Lessons from our Pupils: A Reflection [Podcast Episode 151]
Dr. Thomas Gardner joined Jay for Episode 151 (LINK) to discuss the mechanisms of visual loss in diabetic retinopathy and the current limitations of the management of diabetic retinopathy. Today we are going to review how diabetes affects the cells of the retina and how these changes present on an exam.
Diabetic retinopathy is a microvascular disease that occurs as a complication of diabetes mellitus. This is a disease that affects the retinal neurovascular unit, which refers to neurons, glia, and vasculature that work together to regulate normal retinal function. Throughout the course of DR, the different components of this unit can become affected. A critical feature of DR is vascular dysfunction and capillary loss, but evidence has shown that neuropathy can appear first, as some patients present with loss of color vision and contrast sensitivity before microvascular changes can be observed. Furthermore, observational studies are now showing that damage to the neuronal layer can promote microangiopathy. Glial cells are also impacted in diabetes. There is an alteration in the homeostatic function of glial cells, which impacts its ability to regulate retinal blood flow, water balance, and the maintenance of barrier function. Microglial cells are also affected in the progression of diabetes, which causes chronic and subclinical inflammation in the retina. As immune cells become activated in DR, there is enhanced leukocyte-endothelial interaction which causes leukostasis and can lead to damage of the retinal vascular endothelium and surrounding tissue. This can happen due to physical obstruction of the capillaries and through the release of pro-inflammatory cytokines, including VEGF. Lastly, diabetes also impacts the RPE, specifically disrupting photoreceptor and choroidal integrity. However, the importance of the dysfunction of this layer in the overall progression of DR remains unclear and under study.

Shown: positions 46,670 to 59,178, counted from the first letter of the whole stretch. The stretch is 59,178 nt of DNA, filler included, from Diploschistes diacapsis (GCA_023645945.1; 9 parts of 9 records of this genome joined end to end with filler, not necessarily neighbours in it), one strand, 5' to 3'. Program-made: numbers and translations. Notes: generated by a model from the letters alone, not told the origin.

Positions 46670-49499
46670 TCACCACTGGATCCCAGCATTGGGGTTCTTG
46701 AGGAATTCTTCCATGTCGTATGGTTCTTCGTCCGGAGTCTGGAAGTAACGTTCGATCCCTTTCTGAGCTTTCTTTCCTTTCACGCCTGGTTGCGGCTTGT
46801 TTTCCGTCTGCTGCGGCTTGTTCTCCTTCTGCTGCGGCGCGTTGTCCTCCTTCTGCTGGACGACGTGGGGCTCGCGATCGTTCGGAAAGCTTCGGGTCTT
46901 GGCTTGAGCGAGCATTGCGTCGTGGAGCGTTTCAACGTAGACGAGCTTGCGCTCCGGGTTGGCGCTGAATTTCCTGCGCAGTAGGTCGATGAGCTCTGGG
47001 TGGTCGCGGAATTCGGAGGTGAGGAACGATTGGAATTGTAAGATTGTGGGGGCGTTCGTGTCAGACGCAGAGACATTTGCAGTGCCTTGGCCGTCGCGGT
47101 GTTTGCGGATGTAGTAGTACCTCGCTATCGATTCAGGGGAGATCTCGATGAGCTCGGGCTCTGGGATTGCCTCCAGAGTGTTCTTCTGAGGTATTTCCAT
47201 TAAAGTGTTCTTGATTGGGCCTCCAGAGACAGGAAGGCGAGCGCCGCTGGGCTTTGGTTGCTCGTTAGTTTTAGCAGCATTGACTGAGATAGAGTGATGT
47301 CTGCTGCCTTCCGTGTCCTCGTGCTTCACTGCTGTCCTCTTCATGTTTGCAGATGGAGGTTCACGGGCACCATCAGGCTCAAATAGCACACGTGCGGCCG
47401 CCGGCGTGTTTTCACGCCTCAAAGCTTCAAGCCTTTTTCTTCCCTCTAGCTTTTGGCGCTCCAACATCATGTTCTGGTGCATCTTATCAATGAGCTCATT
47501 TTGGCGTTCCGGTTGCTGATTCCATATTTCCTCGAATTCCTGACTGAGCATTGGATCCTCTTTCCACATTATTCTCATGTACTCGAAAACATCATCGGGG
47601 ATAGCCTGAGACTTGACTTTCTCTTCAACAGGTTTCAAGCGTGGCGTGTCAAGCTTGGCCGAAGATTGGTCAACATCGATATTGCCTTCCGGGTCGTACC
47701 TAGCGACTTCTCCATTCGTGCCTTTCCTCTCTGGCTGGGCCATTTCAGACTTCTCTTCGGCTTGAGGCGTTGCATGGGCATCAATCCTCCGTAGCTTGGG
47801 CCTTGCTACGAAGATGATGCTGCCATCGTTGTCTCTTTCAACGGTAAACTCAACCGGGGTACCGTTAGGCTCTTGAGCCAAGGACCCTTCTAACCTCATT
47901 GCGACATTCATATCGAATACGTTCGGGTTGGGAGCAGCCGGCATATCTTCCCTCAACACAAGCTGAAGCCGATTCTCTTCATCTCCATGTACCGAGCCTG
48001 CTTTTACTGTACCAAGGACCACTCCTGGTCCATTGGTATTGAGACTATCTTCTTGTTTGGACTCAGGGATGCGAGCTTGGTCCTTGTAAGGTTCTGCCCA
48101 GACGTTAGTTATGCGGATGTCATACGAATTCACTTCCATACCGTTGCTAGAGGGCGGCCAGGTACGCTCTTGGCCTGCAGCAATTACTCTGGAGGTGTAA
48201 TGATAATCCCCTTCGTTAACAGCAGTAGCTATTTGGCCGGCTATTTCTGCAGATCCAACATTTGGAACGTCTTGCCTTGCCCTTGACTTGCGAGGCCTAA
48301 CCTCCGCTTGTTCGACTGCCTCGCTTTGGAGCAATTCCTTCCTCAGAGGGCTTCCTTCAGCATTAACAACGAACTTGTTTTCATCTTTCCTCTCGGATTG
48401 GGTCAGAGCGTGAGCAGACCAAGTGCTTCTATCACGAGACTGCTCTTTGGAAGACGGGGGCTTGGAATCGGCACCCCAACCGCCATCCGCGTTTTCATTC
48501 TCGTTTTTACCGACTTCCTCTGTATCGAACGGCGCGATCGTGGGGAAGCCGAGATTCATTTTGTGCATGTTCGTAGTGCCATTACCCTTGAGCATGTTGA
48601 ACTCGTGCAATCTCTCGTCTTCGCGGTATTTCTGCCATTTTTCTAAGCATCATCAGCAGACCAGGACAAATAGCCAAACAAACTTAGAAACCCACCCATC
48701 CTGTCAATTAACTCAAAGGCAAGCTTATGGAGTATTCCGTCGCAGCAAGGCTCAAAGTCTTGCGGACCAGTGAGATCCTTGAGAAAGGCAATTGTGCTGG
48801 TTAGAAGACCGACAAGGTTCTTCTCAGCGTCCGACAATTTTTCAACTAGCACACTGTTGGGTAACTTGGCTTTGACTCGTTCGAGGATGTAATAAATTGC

Currently, DR is classified based on the microvascular lesions observed. In the earlier stages, there is nonproliferative diabetic retinopathy (NDPR) that then advances to proliferative diabetic retinopathy (PDR). Changes of the retina in NDPR include the appearance of intraretinal hemorrhages, microaneurysms, venous caliber abnormalities, formation of intraretinal microvascular abnormalities, cotton-wool spots from neuronal infarcts, and retinal neovascularization. As the vascular bed experiences a gradual decrease in perfusion, vessel integrity is lost, ultimately leading to occlusion or degeneration of capillaries. This causes decreased oxygenation to the retinal layer, which eventually leads to expression of proangiogenic growth factors and development of PDR. Hypoxia causes formation of new blood vessels that are fragile and can protrude into the preretinal space. Rupture of these vessels can cause vitreous hemorrhage or tractional retinal detachment. Throughout the progression of NPDR and PDR, diabetic macular edema can arise from the breakdown of the blood-retinal barrier. This breakdown causes leakage of proteins and fluid into the retina, which appears as abnormal retinal thickening and even edema of the macula.